Carleton College's student newspaper since 1877

The Carletonian

The Carletonian

The Carletonian

“That IS funny”

< director of a comedy group on campus, I am not infrequently asked for my beliefs on when comedy goes too far or where “the line” is. Admittedly, this question annoys me. The short answer I give is that the line is wherever you want it to be, a response that is essentially reflective of my beliefs but is mostly intended to quash a frustrating discussion that I have had dozens of times before.
I am a believer in the South Park school of thought on this issue: once we allow ourselves to joke about one thing, we must allow ourselves to joke about everything, since it quickly becomes impossible to set a hard, universal line for when comedy goes too far. Such a judgement is too subjective, and people will always find something that they consider offensive. There is no such thing as a perfectly clean and inoffensive joke.

It is common to hear that certain subjects or groups of people are “off limits,” but such broad prohibitions are absurd. There are ways to joke about difficult subjects constructively, and comedy does far more social good than harm. Think of Chris Rock, Sarah Silverman, Richard Pryor, and Louis C.K. These comedians are undeniably offensive, but their acts are about so much more than shock and vulgarity. Each jokes about race, class, sexism, drug use, violence, and even rape, and yet they are some of the most admired and accomplished comedians in history. Their success is no coincidence; they understand that laughter is an innate strategy for coping with life’s most horrific, absurd, and terrible aspects. It can be a powerful tool for dealing with things we otherwise could not face; without it, humanity would long ago have lost its collective mind.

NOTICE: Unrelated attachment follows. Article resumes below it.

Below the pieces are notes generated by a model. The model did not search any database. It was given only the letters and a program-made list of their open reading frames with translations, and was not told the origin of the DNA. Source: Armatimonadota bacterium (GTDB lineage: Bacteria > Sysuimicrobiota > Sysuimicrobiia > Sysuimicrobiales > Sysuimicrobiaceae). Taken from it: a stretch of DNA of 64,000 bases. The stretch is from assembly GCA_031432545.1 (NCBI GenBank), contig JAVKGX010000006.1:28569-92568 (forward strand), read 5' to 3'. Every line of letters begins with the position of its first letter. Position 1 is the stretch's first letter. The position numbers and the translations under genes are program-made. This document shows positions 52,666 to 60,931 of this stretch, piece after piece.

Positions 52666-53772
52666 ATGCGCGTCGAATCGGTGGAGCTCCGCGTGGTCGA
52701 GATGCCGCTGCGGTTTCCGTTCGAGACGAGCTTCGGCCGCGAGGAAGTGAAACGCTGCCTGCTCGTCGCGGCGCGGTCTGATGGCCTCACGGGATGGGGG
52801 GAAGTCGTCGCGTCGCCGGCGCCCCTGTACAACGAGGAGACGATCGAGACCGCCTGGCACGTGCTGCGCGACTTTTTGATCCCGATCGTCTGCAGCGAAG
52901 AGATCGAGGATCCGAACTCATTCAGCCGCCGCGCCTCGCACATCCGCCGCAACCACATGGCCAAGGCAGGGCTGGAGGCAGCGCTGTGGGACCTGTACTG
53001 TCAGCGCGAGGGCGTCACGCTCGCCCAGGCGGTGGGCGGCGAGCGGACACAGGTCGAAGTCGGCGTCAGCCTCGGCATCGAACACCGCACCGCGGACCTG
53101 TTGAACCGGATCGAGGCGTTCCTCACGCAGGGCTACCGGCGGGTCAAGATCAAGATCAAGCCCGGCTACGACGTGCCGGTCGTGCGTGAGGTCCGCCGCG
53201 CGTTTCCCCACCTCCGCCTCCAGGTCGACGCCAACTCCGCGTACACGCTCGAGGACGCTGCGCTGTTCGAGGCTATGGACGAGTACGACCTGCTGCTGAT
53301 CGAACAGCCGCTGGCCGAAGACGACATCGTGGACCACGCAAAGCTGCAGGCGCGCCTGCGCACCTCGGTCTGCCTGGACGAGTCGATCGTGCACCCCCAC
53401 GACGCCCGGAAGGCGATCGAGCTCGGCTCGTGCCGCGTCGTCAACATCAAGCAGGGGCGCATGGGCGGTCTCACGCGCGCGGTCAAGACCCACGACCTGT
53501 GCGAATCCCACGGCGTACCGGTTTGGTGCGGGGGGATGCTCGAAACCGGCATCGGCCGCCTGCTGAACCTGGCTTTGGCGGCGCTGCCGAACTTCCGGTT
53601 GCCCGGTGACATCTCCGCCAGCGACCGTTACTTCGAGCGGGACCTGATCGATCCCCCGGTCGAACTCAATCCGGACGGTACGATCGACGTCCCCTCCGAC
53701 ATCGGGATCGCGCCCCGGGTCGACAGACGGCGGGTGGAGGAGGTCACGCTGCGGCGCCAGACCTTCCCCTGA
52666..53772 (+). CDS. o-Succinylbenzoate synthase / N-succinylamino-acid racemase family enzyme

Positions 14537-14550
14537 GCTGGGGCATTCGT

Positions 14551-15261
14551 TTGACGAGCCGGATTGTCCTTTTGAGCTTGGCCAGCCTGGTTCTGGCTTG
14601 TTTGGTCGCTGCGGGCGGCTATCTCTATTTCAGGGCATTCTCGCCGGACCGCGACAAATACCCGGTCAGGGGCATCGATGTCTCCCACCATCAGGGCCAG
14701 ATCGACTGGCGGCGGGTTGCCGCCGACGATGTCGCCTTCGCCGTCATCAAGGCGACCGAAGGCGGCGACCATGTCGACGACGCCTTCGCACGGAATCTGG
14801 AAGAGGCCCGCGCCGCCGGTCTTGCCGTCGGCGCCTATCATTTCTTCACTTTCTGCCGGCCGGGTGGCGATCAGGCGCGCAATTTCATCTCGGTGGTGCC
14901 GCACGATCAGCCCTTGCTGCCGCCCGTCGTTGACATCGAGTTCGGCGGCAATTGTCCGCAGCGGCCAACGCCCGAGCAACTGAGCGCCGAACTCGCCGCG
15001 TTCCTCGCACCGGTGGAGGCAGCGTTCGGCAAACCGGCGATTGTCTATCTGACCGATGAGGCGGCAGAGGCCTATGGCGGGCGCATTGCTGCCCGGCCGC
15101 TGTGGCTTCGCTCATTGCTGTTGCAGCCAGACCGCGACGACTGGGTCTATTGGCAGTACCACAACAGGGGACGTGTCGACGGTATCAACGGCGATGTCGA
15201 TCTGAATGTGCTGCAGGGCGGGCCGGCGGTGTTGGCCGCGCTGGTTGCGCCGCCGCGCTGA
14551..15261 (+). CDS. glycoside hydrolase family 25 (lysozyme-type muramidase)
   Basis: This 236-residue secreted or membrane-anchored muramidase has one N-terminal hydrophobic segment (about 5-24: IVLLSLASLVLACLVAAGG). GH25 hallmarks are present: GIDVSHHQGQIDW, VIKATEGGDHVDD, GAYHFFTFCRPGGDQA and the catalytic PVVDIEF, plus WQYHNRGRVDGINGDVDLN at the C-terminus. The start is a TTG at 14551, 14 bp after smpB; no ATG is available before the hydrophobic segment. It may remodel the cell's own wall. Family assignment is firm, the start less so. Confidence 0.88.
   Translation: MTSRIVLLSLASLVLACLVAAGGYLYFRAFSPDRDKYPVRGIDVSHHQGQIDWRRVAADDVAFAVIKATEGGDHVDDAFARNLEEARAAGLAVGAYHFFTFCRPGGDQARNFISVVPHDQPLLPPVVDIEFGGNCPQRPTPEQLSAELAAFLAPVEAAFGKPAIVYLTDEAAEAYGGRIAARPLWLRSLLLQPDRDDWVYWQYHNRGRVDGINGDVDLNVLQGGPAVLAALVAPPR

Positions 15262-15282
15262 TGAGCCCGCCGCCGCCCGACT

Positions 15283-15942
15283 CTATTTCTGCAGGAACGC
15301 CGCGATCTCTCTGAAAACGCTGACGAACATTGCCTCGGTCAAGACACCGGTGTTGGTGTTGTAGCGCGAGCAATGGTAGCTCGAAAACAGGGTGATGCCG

The only conclusion to be drawn here is that it is nobody’s place to decide what is and is not funny. What offends me might well be the most hysterical joke you’ve ever heard, and there’s nothing inherently wrong with that. If an individual feels the need to apologize for a joke that they think went too far, that is laudable. But it is ultimately your own responsibility to draw the comedy line for yourself. Try as you might, you cannot draw it for others.

Leave a Comment
More to Discover

Comments (0)

All The Carletonian Picks Reader Picks Sort: Newest

Your email address will not be published. Required fields are marked *